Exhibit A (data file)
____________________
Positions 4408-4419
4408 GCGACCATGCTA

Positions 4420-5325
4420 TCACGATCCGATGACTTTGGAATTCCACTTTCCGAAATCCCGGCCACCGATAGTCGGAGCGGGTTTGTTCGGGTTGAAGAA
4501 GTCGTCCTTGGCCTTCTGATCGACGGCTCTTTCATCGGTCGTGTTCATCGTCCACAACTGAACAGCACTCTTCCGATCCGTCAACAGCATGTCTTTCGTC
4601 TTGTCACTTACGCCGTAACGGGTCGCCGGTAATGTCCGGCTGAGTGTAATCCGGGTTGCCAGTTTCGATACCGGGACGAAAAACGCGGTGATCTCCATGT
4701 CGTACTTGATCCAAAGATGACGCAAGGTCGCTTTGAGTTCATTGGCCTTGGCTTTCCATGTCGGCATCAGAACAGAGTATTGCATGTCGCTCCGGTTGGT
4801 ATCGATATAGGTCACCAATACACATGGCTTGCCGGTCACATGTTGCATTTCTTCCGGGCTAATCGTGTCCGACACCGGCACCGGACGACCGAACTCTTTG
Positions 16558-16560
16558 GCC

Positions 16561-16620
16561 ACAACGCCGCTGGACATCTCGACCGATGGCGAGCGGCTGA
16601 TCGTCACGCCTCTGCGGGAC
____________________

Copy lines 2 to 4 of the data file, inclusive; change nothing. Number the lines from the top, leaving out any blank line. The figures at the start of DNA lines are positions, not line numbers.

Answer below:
4408 GCGACCATGCTA

Positions 4420-5325
4420 TCACGATCCGATGACTTTGGAATTCCACTTTCCGAAATCCCGGCCACCGATAGTCGGAGCGGGTTTGTTCGGGTTGAAGAA